Published February 4, 2013 by harleyquinnly
The unloved bear

The bear with no love

Ok I’m going to be a Bitter Betty for this post. Don’t worry, there will be a happy one to follow much closer to the actual holiday. And before you start thinking this, I am not the stereotypical single girl that is angry at her condition. I am in a long-term relationship and remember the stress I feel regarding almost every single Valentine’s Day. Not all single girls hate Valentine’s Day and not all those in committed relationships love it.

-Single or coupled, if you didn’t make a reservation in January, your options for going out to dinner are limited to the local fast food drive-through.

And seeing that in many situations the men want to plan the holiday, it is the day before and they have yet to figure anything out. Working at Walgreens with a convenient aisle de Valentine, the night before and the day of Valentine’s was busier than Black Friday with men frantically snatching leftover bottles of old-woman perfume and poor teddy bears. A holiday that requires men to plan? That’s like a recipe for disaster. (Although not all the time, depending on the man). And if I know I’m having to plan it, I get a little bitter that it’s just one more thing I have to plan in addition to the rest of my life.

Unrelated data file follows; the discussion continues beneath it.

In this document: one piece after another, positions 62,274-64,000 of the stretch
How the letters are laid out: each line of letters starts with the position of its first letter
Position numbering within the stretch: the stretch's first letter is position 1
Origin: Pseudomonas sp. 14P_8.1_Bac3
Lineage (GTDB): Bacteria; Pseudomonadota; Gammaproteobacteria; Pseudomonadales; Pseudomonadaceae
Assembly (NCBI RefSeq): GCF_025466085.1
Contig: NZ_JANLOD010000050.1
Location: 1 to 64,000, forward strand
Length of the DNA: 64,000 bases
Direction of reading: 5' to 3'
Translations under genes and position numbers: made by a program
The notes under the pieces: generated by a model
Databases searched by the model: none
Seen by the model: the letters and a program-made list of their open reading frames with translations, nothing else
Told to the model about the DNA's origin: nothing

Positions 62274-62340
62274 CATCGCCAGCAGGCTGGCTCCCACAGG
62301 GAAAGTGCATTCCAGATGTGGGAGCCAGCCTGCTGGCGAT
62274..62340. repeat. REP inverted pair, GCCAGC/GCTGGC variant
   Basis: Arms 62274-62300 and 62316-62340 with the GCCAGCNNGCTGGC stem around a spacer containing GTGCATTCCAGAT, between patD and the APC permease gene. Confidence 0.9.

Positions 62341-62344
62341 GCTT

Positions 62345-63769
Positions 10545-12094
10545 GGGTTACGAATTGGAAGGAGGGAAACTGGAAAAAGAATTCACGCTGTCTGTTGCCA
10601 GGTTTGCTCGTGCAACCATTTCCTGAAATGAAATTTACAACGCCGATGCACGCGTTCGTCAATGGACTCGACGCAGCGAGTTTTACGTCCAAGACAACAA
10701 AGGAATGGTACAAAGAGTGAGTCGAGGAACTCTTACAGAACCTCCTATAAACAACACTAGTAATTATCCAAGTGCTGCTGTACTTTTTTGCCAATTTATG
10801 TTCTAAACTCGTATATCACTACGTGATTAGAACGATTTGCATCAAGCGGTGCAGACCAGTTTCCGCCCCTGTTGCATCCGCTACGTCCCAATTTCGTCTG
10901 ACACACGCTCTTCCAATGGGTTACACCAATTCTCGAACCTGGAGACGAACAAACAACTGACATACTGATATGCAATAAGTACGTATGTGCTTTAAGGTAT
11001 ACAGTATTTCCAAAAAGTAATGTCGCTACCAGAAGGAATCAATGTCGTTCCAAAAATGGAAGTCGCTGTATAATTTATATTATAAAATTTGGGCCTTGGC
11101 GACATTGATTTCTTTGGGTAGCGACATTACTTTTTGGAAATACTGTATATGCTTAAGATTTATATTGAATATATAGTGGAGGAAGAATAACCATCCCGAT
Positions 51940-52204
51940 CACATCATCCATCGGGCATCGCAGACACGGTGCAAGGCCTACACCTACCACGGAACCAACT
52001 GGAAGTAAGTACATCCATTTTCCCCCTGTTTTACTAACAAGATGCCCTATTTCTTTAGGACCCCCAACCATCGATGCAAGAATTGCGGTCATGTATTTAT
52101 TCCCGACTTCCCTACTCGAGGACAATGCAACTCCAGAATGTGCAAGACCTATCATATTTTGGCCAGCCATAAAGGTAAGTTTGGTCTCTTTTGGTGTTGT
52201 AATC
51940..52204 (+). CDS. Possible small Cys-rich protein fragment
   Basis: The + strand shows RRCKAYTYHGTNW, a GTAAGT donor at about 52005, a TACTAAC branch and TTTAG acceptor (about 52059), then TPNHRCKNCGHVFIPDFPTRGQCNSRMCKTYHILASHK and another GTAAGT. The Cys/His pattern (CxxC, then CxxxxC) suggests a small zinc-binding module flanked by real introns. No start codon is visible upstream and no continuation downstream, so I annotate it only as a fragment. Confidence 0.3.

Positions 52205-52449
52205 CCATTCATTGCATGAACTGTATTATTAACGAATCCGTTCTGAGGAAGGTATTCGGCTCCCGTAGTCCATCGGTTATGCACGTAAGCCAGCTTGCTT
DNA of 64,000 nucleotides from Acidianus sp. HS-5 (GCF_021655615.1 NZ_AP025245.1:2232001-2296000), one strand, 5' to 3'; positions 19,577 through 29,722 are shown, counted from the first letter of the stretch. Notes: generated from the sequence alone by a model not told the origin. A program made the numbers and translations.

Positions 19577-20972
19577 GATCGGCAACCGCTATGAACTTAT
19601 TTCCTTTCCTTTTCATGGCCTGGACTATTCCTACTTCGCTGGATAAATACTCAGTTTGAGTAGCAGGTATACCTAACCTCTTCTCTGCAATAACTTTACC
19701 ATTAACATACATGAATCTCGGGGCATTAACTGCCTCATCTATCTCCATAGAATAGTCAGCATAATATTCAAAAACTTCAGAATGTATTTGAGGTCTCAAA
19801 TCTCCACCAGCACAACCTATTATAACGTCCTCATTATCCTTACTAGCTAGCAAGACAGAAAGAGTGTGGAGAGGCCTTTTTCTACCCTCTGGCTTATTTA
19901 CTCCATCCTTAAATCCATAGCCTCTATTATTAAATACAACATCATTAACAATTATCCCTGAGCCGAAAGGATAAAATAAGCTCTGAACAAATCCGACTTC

-The hour of our lives we waste every year in the greeting card aisle, looking for the perfect one. The stress of choosing an appropriate gift